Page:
“…[T]here is a mystery, verging on the miraculous (but never quite getting there) in the very fact that a single cell gives rise to a body in all its complexity. And the mystery is only somewhat mitigated by the feat’s being achieved with the aid of DNA instructions. The reason the mystery remains is that we find it hard to imagine, even in principle, how we might set about writing the instructions for building a body in the way the body is in fact built, namely by what I have just called ‘self-assembly’, which is related to what computer programmers call a ‘bottom-up’, as opposed to a ‘top-down’, procedure.
Dawkins goes on to say that “local rules” make it plausible that this process was accomplished naturally, over a period of one billion years. Whether he is right on this point or not, what I find interesting is that he nevertheless feels the need to employ terms like “instructions” and “rules,” in order to describe the process whereby an embryo is put together.
In short: talk of codes and instructions is not anthropomorphic; it’s a perfectly accurate description of the way each cell works.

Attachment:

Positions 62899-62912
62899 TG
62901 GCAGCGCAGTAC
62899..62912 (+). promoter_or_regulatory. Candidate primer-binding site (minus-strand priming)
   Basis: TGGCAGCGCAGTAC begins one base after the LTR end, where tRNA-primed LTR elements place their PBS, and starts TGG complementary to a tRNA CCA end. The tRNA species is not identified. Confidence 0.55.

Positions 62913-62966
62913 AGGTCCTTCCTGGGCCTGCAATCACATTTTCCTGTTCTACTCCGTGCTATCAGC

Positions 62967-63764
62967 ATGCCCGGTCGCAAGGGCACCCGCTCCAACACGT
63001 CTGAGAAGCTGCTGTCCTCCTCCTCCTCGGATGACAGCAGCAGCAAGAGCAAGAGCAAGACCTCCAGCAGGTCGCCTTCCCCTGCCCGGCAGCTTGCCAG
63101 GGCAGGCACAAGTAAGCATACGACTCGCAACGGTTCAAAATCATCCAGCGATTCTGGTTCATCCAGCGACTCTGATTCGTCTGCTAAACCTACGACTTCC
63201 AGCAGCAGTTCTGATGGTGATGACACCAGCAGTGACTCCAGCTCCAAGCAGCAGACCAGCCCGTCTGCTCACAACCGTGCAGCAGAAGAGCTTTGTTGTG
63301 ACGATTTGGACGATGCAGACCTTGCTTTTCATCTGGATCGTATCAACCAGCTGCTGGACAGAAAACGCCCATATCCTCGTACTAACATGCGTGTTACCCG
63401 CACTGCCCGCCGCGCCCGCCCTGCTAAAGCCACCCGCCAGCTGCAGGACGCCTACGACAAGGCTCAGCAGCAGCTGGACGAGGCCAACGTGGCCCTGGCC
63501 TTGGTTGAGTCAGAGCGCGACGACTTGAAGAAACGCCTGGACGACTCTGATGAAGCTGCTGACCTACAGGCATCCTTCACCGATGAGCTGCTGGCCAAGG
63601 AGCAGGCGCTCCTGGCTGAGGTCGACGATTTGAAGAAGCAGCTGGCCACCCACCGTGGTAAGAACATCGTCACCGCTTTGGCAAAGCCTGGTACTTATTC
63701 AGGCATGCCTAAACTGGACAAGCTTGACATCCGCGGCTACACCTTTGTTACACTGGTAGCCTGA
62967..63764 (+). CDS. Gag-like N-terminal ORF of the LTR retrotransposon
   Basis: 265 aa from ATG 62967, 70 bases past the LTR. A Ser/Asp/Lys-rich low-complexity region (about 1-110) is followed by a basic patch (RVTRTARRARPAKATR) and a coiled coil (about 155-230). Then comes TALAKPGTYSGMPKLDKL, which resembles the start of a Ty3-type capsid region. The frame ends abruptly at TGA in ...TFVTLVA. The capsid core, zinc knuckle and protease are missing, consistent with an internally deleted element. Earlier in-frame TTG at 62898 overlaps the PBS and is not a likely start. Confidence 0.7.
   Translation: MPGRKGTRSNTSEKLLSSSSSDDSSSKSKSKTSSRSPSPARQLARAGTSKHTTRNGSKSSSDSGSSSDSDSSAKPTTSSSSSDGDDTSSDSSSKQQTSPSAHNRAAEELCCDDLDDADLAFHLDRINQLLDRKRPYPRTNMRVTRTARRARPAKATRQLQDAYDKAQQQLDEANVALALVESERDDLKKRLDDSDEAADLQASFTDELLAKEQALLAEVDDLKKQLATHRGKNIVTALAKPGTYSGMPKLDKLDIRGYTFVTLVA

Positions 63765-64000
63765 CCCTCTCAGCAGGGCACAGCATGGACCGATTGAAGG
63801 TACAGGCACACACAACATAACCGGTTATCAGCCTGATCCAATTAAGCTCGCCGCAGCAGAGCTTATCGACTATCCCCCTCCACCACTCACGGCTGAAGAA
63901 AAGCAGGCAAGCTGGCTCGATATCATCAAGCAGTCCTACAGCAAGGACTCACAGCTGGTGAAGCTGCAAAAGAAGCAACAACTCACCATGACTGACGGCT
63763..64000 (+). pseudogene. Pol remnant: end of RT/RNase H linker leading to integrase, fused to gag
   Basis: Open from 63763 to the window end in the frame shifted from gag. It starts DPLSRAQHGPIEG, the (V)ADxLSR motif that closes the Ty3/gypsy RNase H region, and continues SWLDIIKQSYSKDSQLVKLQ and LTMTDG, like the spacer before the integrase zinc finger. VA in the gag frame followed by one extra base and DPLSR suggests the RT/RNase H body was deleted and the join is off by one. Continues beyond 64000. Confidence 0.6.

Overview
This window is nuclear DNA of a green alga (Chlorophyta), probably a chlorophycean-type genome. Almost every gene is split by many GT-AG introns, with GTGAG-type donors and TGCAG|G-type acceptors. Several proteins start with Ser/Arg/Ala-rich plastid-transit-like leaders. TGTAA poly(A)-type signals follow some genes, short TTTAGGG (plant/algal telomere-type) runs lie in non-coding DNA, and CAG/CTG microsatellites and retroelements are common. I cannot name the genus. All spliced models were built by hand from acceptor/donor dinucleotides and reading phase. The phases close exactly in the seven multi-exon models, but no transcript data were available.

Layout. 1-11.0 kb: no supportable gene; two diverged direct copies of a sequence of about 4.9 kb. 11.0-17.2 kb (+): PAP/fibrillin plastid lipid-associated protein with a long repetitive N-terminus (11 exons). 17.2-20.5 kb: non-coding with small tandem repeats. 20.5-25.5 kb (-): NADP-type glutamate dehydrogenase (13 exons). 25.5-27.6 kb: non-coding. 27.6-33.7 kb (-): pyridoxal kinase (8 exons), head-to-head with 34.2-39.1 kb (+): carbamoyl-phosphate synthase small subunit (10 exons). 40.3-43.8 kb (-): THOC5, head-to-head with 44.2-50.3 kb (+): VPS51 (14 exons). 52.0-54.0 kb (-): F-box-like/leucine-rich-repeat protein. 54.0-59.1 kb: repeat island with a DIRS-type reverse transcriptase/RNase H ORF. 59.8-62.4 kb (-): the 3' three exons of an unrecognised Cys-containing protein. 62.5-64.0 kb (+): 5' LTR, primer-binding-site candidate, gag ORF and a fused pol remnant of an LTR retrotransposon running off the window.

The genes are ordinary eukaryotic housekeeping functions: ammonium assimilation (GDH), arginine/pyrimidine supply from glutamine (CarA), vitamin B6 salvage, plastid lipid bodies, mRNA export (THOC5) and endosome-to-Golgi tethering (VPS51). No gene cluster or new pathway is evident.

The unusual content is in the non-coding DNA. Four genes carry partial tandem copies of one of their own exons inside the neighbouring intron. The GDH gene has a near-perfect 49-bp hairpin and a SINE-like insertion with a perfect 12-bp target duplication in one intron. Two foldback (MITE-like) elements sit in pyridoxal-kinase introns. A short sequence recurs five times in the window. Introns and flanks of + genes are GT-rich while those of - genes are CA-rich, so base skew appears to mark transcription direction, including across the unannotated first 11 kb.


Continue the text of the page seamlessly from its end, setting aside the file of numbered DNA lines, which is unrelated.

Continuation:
The Case for the Intelligent Design of the Cell in a Nutshell:
What accounts for the information in DNA? Part 3 of Stephen Meyer’s Series on the John Ankerberg Show (Skip the first three minutes, if you like.)
Or if you prefer a short 86-second video (a picture is worth 1,000 words):
Puzzle Number 3. Insufficient Probabilistic Resources to Account for the Origin of Life
The Skeptic claimed that “the probabilistic resources crap (sic) is based on made up numbers that mean absolutely nothing.” I strongly suggest that he peruse Dr. Douglas Axe’s scientific papers at his leisure.
Recent Papers by Dr. Douglas Axe
The Case Against a Darwinian Origin of Protein Folds, Bio-Complexity, Vol. 2010.